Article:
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Trends in Wi-Fi Technology

Wi-Fi – one of those technologies we all use every single day. We also probably all operate our own Wi-Fi networks at our place of business or at home – and we all typically do not even think about it for a second. Until … it’s not working as it should. If you are experiencing (frustrating) issues with your Wi-Fi network, there are two relatively new technological developments worth a closer look: Wi-Fi 6 (or, going with the official name of the underlying standard, IEEE 802.11ax) and Mesh technology (also called WMN, wireless mesh network).

If you are in need for more Wi-Fi speed / bandwidth, starting to migrate to Wi-Fi 6 (IEEE 802.11ax) might be of interest to you. Without going into the underlying technical details, Wi-Fi 6 offers a theoretical throughput of almost 10Gbps (Giga bits per second), compared to a maximum speed of about 3Gbps for Wi-Fi 5 (IEEE 802.11ac). As those theoretical values can only be achieved under ideal lab conditions, several well-known technology editors (including CNET and PCMag) are regularly testing new Wi-Fi 6 networking products under real-life conditions. You can find some detailed reports here and here, but in summary network speeds between 300 and 800Mbps can be achieved with Wi-Fi 6 in real-life applications, roughly some 20 to 70% more than with Wi-Fi 5. But please note, that while 802.11ax routers are backwards compatible with 802.11ac, you will only be able to achieve the higher throughput when both, router and computer or mobile device, already support the new standard.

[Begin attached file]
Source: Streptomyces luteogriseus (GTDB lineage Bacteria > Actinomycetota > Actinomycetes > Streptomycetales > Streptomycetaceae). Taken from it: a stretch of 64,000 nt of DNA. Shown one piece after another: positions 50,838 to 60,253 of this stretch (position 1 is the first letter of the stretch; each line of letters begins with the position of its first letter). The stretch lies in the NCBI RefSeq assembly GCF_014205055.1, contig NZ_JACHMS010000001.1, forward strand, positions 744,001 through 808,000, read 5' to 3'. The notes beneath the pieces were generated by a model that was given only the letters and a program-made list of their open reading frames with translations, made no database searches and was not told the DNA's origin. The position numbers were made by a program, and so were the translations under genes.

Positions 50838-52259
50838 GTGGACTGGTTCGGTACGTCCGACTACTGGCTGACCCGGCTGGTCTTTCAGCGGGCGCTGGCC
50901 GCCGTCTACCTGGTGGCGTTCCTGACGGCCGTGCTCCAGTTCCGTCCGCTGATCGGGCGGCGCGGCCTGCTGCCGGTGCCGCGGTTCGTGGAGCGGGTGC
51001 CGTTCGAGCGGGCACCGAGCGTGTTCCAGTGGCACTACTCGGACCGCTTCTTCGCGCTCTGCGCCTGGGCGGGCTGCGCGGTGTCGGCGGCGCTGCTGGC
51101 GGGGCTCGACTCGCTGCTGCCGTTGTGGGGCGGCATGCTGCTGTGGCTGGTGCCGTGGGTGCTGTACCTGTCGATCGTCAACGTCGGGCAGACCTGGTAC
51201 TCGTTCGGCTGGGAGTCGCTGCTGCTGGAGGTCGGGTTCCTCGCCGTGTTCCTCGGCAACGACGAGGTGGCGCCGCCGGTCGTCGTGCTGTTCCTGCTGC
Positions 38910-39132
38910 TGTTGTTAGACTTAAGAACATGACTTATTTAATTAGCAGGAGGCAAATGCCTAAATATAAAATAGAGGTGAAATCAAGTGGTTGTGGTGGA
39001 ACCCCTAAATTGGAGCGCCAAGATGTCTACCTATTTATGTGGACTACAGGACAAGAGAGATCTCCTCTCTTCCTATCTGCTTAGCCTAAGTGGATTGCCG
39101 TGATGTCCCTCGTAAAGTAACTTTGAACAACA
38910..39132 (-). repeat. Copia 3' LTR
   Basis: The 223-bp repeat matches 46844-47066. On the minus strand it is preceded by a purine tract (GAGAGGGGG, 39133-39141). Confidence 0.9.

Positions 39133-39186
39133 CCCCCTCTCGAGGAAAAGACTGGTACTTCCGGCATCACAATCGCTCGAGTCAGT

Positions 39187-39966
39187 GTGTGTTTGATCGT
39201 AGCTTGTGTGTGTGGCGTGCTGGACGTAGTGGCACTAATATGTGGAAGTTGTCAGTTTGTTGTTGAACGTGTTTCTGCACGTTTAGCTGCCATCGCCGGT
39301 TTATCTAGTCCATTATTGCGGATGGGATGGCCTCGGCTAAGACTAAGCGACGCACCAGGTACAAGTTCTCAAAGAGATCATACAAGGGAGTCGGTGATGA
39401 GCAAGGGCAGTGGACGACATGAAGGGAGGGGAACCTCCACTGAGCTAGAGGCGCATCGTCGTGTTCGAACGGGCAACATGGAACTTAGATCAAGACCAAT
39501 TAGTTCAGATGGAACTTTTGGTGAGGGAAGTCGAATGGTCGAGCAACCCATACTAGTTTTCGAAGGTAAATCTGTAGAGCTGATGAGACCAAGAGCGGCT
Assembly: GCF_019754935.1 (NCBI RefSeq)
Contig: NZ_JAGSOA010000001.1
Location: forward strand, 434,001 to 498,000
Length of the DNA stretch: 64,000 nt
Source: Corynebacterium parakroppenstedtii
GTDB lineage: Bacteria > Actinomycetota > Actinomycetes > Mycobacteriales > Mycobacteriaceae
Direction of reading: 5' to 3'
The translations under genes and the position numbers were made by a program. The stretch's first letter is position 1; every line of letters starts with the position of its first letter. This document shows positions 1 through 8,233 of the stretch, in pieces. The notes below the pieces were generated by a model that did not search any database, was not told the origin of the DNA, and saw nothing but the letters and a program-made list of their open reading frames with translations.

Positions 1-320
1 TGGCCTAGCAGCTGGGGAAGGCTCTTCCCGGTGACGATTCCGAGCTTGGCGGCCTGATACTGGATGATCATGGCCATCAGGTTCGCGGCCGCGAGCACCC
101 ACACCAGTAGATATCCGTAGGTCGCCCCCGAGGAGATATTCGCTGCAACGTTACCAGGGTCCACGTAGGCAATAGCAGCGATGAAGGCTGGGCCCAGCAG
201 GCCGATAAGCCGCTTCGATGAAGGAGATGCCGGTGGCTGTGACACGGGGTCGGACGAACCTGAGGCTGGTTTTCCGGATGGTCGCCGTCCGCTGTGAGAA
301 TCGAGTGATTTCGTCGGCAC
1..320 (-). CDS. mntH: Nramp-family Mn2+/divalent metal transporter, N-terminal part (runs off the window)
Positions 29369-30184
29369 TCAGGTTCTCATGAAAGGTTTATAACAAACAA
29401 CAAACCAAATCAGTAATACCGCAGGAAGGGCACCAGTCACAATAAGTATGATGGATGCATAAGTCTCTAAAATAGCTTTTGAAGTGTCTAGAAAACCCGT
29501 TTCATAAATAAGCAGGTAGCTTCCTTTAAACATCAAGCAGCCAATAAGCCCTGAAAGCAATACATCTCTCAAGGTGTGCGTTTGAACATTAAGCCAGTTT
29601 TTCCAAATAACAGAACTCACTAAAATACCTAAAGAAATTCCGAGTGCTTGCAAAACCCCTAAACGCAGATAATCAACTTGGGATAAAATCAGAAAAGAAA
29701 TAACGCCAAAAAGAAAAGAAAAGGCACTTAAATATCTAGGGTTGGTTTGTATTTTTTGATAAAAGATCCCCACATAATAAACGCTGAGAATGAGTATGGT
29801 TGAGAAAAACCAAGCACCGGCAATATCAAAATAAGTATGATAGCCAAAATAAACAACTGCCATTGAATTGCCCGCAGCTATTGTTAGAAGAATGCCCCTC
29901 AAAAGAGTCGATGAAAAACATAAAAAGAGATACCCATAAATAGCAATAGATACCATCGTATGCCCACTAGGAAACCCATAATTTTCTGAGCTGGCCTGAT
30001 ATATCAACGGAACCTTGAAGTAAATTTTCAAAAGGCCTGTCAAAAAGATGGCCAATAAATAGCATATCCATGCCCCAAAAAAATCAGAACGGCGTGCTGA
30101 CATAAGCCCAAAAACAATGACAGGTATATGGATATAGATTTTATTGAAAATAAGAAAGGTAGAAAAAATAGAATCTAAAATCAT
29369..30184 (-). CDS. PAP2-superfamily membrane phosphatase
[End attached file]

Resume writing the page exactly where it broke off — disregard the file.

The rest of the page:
If not bandwidth but coverage is your main concern, and you are experiencing areas with poor Wi-Fi reception in your business or residence, a Mesh Wi-Fi router may be worth the investment. These routers come with a main unit (the router itself) and – depending on the product variant – up to 2 additional units (called access points, extenders or satellites), which you can place anywhere in your house. Contrary to conventional setups consisting of routers and individual Wi-Fi extenders, the individual units of mesh systems build one consistent Wi-Fi network covering your whole house, that’s why they are also called Whole-Home routers. While you move around, your computer will always automatically (and seamlessly) connect to the nearest unit of the router system. Basically all major providers of network equipment now also offer Mesh systems, including Amazon Eero, Asus ZenWiFi, Google Nest WiFi, Netgear Orbi, TP-Link Deco and others – some of them even already providing the new Wi-Fi 6 standard (see above).

Bottom line: if you are experiencing slow Wi-Fi connectivity or even dead spots, a new router supporting the new Wi-Fi 6 standard and/or implementing the mesh technology might be the solution you are looking for…

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